Biting the hand that feeds

Resource industries in Canada are used to facing pressure. For forestry, mining and oil and gas, some of the pressure is caused by poor access to markets, simply because of our vast geography.

For agriculture, farmers and ranchers never know if weather will be a friend or enemy, as it is always unpredictable, and the huge work load makes it hard to attract young people to the industry. These challenges are hard enough, but all our resource industries in Canada are facing additional pressure from a few idealists.

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What we have happening right now is a few idealists pushing the public into thinking that the very industries that provide our jobs, food, health care, and all other government services, are harmful and will kill us and the Earth if we don't shut them down. Some suggest that the problem is people. Even if the fine folks advocating for this begin to offer to reduce the human population one activist at a time, it won't be enough to reach their unrealistic solutions to their uninformed problems.

It often seems that the voices calling for panic would have us point to each other as the destroyers of our environment. We need to resist that call. We need to stand together because the solutions to the real problems we face will be found in working together, as well as individually, in our own - and our community's - best interest. Beyond the very real things like food, heat for our homes, transportation, a tax base able to support excellent government services compared to less developed countries, what would our lives be like without the money generated by resource extraction?

Many local charities wouldn't survive in their current form if it wasn't for donations from our various resource industries. I have spent the last few weeks trying to compile a list of local donors to sports, education, arts and cultural organizations. Perhaps someone has a comprehensive list, but I couldn't find one. What I did find is even the largest companies in town don't really advertise their charitable giving. And often it seems that they make many small donations to many different organizations.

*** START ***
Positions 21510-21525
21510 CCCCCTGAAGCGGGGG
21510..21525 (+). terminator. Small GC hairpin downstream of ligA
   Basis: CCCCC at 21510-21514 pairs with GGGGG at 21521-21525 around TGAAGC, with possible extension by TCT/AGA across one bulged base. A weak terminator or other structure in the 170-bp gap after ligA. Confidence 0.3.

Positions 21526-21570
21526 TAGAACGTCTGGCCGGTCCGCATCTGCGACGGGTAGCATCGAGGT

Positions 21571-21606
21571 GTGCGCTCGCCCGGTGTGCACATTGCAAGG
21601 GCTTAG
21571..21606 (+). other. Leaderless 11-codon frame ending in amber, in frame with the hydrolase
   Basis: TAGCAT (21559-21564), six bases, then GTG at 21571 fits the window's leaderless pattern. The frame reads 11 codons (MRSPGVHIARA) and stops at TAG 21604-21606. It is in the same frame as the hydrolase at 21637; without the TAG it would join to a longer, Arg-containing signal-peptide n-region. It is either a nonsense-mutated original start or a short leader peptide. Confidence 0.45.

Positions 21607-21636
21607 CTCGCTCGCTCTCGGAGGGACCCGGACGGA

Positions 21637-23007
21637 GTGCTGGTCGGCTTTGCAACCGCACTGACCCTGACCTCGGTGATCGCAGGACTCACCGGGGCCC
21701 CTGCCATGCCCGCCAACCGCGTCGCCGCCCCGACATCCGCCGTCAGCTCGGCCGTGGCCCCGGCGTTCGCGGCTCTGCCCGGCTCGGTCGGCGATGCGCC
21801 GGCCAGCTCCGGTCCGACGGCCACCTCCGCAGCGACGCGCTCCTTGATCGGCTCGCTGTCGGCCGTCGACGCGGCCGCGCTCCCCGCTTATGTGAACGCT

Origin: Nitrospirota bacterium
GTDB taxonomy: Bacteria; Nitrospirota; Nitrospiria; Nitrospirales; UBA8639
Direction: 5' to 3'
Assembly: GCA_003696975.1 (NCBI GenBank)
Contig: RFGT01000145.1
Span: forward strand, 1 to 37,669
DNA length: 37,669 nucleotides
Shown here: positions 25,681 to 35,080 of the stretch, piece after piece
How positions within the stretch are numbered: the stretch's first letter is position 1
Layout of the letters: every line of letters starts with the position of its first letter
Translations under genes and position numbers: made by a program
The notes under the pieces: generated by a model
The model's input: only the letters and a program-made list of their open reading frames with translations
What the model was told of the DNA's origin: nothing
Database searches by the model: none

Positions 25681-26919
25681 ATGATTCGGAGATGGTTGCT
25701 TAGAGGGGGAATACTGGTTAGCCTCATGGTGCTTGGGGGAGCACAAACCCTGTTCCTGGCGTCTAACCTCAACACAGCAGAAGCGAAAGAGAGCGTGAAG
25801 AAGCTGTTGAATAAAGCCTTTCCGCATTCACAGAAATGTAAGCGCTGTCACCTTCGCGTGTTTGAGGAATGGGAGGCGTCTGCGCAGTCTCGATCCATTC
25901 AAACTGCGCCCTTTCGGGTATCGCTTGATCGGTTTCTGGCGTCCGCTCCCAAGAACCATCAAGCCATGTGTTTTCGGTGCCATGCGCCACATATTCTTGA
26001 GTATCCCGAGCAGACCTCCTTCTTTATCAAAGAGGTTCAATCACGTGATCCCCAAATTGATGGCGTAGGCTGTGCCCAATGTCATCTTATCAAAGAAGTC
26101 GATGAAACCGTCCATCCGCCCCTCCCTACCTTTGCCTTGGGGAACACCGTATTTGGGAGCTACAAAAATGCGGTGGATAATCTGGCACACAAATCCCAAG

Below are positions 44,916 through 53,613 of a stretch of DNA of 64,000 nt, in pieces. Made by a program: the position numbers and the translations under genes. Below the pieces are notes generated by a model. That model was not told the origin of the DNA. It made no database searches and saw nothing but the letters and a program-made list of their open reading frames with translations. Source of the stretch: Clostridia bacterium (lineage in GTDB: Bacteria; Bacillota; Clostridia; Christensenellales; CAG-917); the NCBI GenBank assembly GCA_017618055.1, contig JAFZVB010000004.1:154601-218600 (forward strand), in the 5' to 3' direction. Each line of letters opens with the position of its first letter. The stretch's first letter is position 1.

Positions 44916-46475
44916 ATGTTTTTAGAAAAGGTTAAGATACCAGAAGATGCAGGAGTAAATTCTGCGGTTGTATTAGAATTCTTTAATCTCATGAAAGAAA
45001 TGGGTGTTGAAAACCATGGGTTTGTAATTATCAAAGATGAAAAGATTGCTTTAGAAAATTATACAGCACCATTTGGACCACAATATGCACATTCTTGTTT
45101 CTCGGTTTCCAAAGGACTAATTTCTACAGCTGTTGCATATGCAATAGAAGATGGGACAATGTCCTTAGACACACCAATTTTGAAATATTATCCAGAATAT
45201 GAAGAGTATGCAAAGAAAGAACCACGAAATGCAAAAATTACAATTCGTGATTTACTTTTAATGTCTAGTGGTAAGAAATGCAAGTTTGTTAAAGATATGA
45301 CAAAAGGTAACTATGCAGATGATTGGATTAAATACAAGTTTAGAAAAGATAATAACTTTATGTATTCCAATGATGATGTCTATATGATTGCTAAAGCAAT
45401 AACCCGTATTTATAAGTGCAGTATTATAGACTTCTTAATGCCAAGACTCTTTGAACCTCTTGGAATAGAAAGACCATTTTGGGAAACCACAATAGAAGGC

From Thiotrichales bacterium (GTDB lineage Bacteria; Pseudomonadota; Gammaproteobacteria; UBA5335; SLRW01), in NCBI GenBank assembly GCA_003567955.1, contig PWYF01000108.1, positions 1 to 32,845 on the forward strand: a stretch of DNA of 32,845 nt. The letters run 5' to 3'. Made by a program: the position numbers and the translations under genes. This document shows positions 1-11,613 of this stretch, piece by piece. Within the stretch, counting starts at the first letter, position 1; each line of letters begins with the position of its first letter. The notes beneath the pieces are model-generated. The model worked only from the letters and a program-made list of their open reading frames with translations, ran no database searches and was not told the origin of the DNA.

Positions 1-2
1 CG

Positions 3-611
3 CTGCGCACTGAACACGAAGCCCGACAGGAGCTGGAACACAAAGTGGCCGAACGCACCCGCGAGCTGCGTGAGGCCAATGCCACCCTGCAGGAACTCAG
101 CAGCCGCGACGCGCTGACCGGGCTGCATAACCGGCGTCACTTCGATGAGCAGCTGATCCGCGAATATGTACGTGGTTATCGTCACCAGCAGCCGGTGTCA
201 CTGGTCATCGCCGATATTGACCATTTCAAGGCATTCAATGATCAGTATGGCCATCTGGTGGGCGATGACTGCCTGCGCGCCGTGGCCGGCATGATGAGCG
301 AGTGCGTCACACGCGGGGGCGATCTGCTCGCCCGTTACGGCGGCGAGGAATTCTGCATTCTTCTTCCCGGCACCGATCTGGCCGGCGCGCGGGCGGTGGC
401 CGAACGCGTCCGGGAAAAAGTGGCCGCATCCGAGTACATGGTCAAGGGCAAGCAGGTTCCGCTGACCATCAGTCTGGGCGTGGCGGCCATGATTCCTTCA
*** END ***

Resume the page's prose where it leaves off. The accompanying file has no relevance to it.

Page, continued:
The largest local employer (not counting the school district, the hospital, or the city, none of which would exist here in even close to their size if it wasn't for forestry, mining, or oil and gas) is likely Canfor. Perusing Canfor's website doesn't give any information, just a place to request funding. The one thing that is very public is Canfor Theatre at UNBC, which implies a significant donation to the university. But, other than that, it seems their donations are mostly to small groups like 4-H, rodeos, sports, Indigenous cultural events, Dry Grad and scholarships.

Local forest product companies like Carrier Lumber, Dunkley Lumber and Brink Forest Products provide significant funding to various organizations as well. Brink just promised $1 million to CNC for training. Kordyban Lodge, built to provide a place to stay for out-of-towners receiving cancer treatment, was largely funded by the Kordyban family, who own Carrier Lumber. Again, though, I know that these families and companies also provide funding to many other local organizations, so much so that it is hard to track them down.

Various mining and oil and gas companies like Rio Tinto, Encana, Coastal Gas Link, and the companies that provide support for them, support the Northern Medical Programs Trust, Spirit of the North Healthcare Foundation and sports, arts and cultural organizations. The companies that support the major companies also often appear in lists of donors. Think of companies like Rolling Mix, Inland, Huber Farm Equipment, IDL, IFS, CN, PWB, IRL and TWD.

Kathy Nadalin has written for the past seven years in The Citizen about the people who built Prince George. Many of the names in her two books appear on the back of programs for arts and cultural events, sporting events, etc.

There is so much good here. So much generosity.

Perhaps the best way to inform yourself on all the side benefits of our various resource extraction industries, is to read the sponsor list at the next event you are at. Check your child or grandchild's sports or arts club list of donors. Check the symphony's donors. Check the Spirit of the North wall of donors. When your child receives a scholarship, check the donor.

These companies and their employees have built a better life for us all. Change is inevitable, and environmental protection is worthwhile, but unless we are willing to go back to the pre-industrial era and live like the Indigenous people did, we need to take a breather. Let's allow reason, and not panic, to inform us.

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